Chapman University’s Dr. Bisoffi Provides Insight on Cancer and Aging
We all know that lions give birth to cubs, dogs to puppies, cats to kittens, and humans to babies. Most people realize that it is due to the biological instructions held in our DNA. What few people understand, however, are the biological occurrences in DNA and what happens to those sequences as we age. Dr. Marco Bisoffi, Associate Professor of Biochemistry and Molecular Biology/Biological Sciences at Chapman University, expanded on that topic during a Chapman Visiting Scholars Series lecture on March 12th in front of a group of NAC scholars.
Conduct a quick search in Google or Bing for “DNA,” and a familiar image will appear: the double helix, that when unwound, looks like a ladder. To better understand Dr. Bisoffi’s presentation and how DNA affects aging, it might help to know a thing or two about DNA. DNA, or Deoxyribonucleic acid, is made up of two sets of polynucleotides that are made of simpler units called nucleotides. This thread-like design is tightly packaged together and forms an X-shaped structure that we call chromosomes.
Looking deeper, Dr. Bisoffi focused on the region of repetitive sequences at each end of a chromosome that protects the end of that package from deterioration and from fusion with neighboring chromosomes; these end pieces are called telomeres. For simplification, imagine a telomere being like the small plastic end of a shoelace that prevents the threads that make up that shoelace from unraveling. As cells proliferate (replicate), the telomere, or end of the shoelace, gets shorter, weaker, and when it becomes too short (critical length), the cell is signaled to expire.
Dr. Bisoffi explained that scientists have discovered that cancer patients tend to have more of an enzyme called telomerase in their DNA. Telomerase plays a key role in cell replication, as it helps telomere ends close as DNA is being duplicated. Explaining this, Dr. Bisoffi asked scholars what they thought of this information. NAC scholar Jesus Hernandez contributed by asking Dr. Bisoffi about the real world application of this knowledge: “Knowing that telomere length is reflective of age, could we tell how old a person is based off blood samples collected from a crime scene?” Dr. Bisoffi responded, “We can’t differentiate age within a few years, but we can tell if the victim was old or young based off those samples.”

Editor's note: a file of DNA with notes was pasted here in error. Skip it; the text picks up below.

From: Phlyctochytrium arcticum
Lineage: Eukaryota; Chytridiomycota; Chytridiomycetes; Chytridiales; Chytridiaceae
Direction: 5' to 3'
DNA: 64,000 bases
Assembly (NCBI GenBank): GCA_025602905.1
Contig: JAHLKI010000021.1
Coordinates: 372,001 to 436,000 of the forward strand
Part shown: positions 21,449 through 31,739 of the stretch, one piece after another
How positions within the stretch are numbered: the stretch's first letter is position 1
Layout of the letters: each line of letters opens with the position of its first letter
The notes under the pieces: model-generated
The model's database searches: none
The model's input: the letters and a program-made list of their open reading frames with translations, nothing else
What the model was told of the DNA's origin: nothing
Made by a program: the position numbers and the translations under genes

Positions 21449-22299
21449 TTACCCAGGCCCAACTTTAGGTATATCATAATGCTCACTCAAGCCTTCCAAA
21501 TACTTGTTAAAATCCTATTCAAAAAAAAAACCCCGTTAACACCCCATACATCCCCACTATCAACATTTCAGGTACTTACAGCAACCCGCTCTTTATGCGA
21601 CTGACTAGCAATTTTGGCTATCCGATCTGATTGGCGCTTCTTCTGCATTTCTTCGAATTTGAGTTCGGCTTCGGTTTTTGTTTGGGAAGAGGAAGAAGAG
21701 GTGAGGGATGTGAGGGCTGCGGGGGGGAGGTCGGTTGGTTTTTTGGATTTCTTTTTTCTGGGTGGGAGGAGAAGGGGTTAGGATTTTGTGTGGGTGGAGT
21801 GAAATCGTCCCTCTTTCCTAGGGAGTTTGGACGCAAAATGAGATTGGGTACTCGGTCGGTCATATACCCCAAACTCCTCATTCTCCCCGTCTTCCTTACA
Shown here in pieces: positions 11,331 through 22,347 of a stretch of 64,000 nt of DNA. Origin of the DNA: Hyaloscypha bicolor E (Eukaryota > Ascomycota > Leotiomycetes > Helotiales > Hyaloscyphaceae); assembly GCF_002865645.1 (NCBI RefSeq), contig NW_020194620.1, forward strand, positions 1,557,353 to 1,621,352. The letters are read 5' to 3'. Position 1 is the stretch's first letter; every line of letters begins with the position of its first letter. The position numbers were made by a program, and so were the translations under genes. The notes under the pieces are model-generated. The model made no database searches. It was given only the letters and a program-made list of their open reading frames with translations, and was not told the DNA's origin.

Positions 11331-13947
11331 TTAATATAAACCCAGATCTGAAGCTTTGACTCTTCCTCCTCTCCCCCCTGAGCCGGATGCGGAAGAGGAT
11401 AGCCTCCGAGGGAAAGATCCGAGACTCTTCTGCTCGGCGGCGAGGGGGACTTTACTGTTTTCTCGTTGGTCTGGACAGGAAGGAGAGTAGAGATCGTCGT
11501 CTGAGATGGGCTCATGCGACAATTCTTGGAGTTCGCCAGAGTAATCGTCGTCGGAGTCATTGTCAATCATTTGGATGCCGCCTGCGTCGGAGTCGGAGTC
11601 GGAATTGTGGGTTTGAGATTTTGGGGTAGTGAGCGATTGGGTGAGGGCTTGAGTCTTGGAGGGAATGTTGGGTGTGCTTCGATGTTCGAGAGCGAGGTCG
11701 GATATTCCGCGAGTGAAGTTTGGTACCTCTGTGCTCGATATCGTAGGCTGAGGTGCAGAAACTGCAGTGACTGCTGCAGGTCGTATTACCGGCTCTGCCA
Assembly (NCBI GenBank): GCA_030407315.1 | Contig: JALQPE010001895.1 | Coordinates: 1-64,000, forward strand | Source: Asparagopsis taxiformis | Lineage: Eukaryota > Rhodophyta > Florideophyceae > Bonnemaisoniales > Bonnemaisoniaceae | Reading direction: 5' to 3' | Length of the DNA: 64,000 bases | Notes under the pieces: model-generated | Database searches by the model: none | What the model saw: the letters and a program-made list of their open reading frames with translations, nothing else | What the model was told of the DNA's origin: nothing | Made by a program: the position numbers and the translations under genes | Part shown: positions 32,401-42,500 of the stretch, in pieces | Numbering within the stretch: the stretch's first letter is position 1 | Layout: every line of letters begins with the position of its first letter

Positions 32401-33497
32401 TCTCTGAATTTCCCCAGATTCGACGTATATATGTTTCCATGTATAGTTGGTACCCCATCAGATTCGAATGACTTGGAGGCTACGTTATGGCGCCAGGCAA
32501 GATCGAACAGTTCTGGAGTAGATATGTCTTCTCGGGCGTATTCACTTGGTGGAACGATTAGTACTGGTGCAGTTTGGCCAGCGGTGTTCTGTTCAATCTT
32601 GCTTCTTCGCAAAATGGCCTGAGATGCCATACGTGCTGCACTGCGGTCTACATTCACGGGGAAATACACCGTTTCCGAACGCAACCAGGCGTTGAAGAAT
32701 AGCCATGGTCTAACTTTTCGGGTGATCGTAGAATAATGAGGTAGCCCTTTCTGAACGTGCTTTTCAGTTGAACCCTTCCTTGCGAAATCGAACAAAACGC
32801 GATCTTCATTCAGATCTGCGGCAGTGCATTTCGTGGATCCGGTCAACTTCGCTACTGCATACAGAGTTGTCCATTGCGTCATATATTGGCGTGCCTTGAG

This lecture was very useful as some of the scholars in the presentation had just been accepted to attend Chapman University in the fall. Luis Anaya, a regular attendant of the lectures and one of the scholars who was accepted to attend the university, said “I really enjoyed this lecture because Dr. Bisoffi introduced us to a section of cancer research that isn’t normally heard in public.” Anaya continued by saying, “Because the lecture was in a small setting, it really gave me a feel for how the private college classroom environment would feel like at Chapman University.”
Dr. Daniele Struppa, Chapman University Chancellor, added, “We know how to send people to Mars. There are a lot of technical complications but there is no real major new science.” Struppa continued, “Cancer is a completely different story. We know a lot, and yet so little.” In Dr. Bisoffi’s words, “Knowledge is basically power. If you know something, the next question is, what can you do with it?”
Click here for a video of the event.